Correlation Analysis of Carotid Plaque in Young Patients With Newly Diagnosed Type 2 Diabetes and Platelet to Lymphocyte Ratio (PLR) and Neutrophil-Lymphocyte Ratio (NLR)




PLR and NLR had been reported that they may be related to carotid atherosclerotic. The relationship between PLR, NLR and carotid atherosclerotic plaque in young patients with newly diagnosed type 2 diabetes had not been clinically reported.


To analyzed the relationship between platelet to lymphocyte ratio (PLR), neutrophil-lymphocyte ratio (NLR), and carotid plaques in young patients with newly diagnosed type 2 diabetes.


The patients were divided into intima-media thickening (IMT)group and plaque group. The plaque group was divided into grade I, grade II and grade III groups. The counts of platelets, neutrophils, and lymphocytes were determined.


The diagnostic effect of PLR and NLR was evaluated by Receiver Operating Characteristic Curve (ROC) and areas under the curve (AUC). The PLR and NLR values in observation group were higher than control group; two values in plaque group were higher than IMT group. The two values in t grade III plaque group were higher than in grade II. The two values in grade II plaque group were higher than grade I plaque group. The ROC of PLR and NLR were 0.722 and 0.653, the AUC of PLR and NLR were 111.086 and 2.240. PLR yielded a sensitivity of 0.789 and a specificity of 0.612.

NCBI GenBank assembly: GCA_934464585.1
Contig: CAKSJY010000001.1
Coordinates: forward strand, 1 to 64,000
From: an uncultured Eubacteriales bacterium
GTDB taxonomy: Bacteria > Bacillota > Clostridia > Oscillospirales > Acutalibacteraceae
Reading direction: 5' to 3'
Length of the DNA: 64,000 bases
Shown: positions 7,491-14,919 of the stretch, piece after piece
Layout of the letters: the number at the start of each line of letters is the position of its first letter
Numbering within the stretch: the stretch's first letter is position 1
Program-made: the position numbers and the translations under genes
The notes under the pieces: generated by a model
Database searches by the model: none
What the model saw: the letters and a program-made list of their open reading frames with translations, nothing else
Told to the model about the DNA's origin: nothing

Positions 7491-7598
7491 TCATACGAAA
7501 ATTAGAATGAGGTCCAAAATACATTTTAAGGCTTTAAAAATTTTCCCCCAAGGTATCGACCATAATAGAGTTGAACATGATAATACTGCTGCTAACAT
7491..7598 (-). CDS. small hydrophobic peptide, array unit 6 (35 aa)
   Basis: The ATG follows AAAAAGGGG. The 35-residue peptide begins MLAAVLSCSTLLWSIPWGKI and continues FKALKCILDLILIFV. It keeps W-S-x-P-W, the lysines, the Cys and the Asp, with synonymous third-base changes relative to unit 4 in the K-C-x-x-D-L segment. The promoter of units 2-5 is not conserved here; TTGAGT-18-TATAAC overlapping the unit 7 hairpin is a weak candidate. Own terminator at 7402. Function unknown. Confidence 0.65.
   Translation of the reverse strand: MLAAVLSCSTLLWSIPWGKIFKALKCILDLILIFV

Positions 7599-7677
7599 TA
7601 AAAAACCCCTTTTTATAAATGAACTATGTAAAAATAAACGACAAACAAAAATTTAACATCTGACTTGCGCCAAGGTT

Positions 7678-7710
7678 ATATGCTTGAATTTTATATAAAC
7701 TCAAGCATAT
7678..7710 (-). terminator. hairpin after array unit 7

NLR yielded a sensitivity of 0.809 and a specificity of 0.511. The PLR and NLR may be related to carotid inflammation in patients and positively correlated with carotid plaque.

1 Background

Diabetes mellitus is a group of metabolic diseases caused by multiple etiologies, which are clinically characterized by chronic pathological changes in blood vessels and nerves [1]. Diabetic patients constantly suffer from chronic inflammatory reactions [2], so they are at two to four times higher risk of developing a cerebral infarction than non-diabetic patients [3]. Previous research [4] shows that diabetes itself is an inflammatory disease, and atherosclerosis is the pathological basis of diabetic macroangiopathy. Chronic inflammation is the main reason for its occurrence and development. The adhesion of activated neutrophils on the surface of endothelial cells can cause endothelial dysfunction in patients, and simultaneously pro-inflammatory factors can further aggravate the vascular inflammation. Therefore, long-term inflammation will cause microvascular formation and arteriosclerosis in such patients [5].

Platelet-induced inflammatory response plays an important role in the development of atherosclerosis in diabetic patients. The mitogenic substances and inflammatory mediators released by activated platelets can recruit more platelets and leukocytes to the inflammatory site, which leads to the occurrence of atherosclerosis [6].

The values of PLR and NLR are easily obtainable, repeatable, and widely used as markers of inflammation. These two are quick and simple parameters for assessing the state of inflammation and are closely related to the severity of atherosclerosis [7]. Some recent studies have shown that NLR can predict carotid artery stenosis and stroke, which emphasizes the role of NLR as an immunosensor during the process of atherosclerosis. This marker is a powerful predictor of the presence and number of carotid atherosclerotic plaques [69].

PLR may represent the pre-thrombotic inflammation status in patients with acute ischemic stroke. The increase in PLR value is closely related to the poor prognosis and the size of cerebral infarction volume [10]. It has been reported that PLR and NLR, as new inflammation indicators, are closely related to the arterial stiffened indiabetic retinopathy and diabetic nephropathy [11, 12].At present, there are few clinical reports onthe relationship between PLR, NLR, and carotid atherosclerotic plaques in young patients with newly diagnosed type 2 diabetes.